The book contained weather records and quotes from the various growers as well as descriptions of the weather before and after the freeze. Some of the quotes are humorous in spite of the fact that these folks likely lost a lot of money due to these events. Almost all areas are at least represented in the weather records, including Key West in some cases.
There are actually two freezes from California noted in the book (1937 and 1990). In my case, the book does provide some weather readings from Lakeland City Hall rather than the airport, and has some weather readings from Bok Tower to compare to the Mammoth Grove area in Lake Wales to illustrate the difference elevation makes during a radiational event vs. an advective event. There is also information on a few of our early and late season frosts that have the potential to impact tropical plants and citrus alike. There book also covers an inverted freeze, where north and central Florida were not impacted as harshly as south Florida.
The cover photo actually came from our local newspaper, The Ledger.
As the book was released in 1997, the 1996 freeze is the last one fully covered. If you want a screen break and you like the data on the weather forums - give this one a read.
Book Information: A History of Florida Citrus Freezes by John A. Attaway, Ph.D. (June 1st, 1997)
Amazon Listing: https://www.amazon.com/John-Attaway/dp/0944961037/ref=sr_1_1?dchild=1&keywords=A+History+of+Florida+Citrus+Freezes&qid=1599060452&sr=8-1
Some links posted by @richtrav @tropical1 and @Matthew92 referencing this book:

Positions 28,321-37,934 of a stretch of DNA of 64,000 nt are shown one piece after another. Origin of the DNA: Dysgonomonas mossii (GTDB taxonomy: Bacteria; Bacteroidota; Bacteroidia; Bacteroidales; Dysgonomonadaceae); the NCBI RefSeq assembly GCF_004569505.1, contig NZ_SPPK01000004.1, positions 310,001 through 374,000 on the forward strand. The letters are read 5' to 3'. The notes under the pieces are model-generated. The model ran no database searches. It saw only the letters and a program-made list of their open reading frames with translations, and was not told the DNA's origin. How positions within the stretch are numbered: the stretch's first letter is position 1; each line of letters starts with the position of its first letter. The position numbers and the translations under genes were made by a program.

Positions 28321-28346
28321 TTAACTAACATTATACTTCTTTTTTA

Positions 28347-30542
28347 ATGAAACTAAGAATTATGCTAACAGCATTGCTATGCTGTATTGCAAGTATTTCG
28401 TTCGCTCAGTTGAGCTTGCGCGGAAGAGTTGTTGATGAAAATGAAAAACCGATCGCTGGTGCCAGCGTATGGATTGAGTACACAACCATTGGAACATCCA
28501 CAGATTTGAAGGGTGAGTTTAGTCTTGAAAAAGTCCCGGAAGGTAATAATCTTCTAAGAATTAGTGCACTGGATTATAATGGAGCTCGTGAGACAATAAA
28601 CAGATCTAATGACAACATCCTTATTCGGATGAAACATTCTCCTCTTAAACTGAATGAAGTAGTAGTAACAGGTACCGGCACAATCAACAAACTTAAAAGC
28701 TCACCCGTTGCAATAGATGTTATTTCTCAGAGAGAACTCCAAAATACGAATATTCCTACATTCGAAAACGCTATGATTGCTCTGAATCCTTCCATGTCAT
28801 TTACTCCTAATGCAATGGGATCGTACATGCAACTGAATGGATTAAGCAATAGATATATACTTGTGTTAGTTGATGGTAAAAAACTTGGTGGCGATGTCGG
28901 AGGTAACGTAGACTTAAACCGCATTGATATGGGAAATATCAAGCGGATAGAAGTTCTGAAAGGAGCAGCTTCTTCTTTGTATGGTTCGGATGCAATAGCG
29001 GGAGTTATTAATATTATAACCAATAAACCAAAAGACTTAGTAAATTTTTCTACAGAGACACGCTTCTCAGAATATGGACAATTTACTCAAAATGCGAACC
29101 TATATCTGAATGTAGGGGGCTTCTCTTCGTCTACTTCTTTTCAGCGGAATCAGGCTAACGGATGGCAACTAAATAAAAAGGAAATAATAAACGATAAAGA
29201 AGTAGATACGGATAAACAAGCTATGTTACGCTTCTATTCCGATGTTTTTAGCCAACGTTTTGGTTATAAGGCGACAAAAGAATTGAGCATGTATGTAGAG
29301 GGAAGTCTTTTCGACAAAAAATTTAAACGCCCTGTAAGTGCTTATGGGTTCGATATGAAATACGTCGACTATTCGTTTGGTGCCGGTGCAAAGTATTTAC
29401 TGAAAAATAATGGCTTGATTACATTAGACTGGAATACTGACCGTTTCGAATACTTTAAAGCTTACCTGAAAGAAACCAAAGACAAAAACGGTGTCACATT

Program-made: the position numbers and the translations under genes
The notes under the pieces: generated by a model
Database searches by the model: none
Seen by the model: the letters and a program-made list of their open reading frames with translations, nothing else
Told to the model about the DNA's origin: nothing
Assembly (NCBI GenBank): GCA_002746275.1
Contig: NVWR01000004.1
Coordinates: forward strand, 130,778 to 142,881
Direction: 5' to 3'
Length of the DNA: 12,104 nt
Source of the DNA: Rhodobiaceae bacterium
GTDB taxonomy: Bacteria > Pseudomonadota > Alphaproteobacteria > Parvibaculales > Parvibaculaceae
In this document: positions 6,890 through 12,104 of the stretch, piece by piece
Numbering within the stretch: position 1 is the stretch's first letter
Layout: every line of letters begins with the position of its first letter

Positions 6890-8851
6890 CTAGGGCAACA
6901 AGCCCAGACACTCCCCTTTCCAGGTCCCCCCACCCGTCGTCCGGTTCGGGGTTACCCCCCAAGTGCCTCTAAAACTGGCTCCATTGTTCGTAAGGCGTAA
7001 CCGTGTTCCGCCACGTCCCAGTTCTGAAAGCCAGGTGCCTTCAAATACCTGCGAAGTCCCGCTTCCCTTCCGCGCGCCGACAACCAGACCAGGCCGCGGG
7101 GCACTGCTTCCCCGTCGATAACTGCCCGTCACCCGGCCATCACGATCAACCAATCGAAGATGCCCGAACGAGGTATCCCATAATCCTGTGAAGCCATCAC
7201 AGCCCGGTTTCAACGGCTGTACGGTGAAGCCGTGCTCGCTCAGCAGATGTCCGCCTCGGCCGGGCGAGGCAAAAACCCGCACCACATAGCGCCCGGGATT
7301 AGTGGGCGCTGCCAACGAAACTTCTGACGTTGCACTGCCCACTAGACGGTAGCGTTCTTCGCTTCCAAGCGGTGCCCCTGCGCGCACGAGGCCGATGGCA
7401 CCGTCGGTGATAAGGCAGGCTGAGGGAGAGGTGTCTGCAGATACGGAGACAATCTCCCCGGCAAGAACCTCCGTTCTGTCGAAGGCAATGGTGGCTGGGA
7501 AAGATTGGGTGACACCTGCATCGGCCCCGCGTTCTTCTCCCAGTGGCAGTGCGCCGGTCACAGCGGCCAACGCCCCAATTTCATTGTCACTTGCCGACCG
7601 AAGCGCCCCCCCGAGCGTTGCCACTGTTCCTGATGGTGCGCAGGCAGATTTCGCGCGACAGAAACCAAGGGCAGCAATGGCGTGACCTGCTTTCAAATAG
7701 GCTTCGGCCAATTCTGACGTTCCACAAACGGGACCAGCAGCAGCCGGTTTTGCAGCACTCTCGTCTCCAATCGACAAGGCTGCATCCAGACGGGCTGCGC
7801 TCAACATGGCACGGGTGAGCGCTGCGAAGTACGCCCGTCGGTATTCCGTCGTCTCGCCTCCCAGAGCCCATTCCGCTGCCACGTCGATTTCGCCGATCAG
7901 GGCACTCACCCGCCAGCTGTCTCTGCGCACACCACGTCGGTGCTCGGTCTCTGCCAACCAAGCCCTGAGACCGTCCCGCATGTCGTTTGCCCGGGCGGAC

Need help identifying this palm tree. Thank you.
As many people know, South Florida has been much warmer than usual over the past few years (summers, winters). Lately there have been many record high lows and high daytime highs.
I have seen graphs showing a general warming trend in Miami over the past 100 years or so...it averages out to 2 or 3 degrees warmer than what it used to be in the early 1900s.
My question is, do you think this is just because of cyclic patterns of warm and cool periods coinciding with urbanization? Or is this a long term trend? I have read about frosts being somewhat frequent at Fairchild in the 70s and now they are very rare if any even occurr in a winter.
What are your experiences in South Florida regarding this warming?
I have noticed many bread fruit trees in my neighborhood, but I also know they grow fast so they probably haven't been around for too many years.
Please share your thoughts or experiences in the garden and weather world from South Florida, I would love to hear them.
Is this normal? I noticed the oldest frond on my new Washingtonia robusta that I got from Lowes (really cheap) was dying in a weird way, it is almost like the way some diseases start in palms. But the thing is it was like this for a few weeks now, I think I am just being paranoid. Does this look normal? Maybe it was just damaged so it is dying like this? I just am hoping this doesn’t have some disease.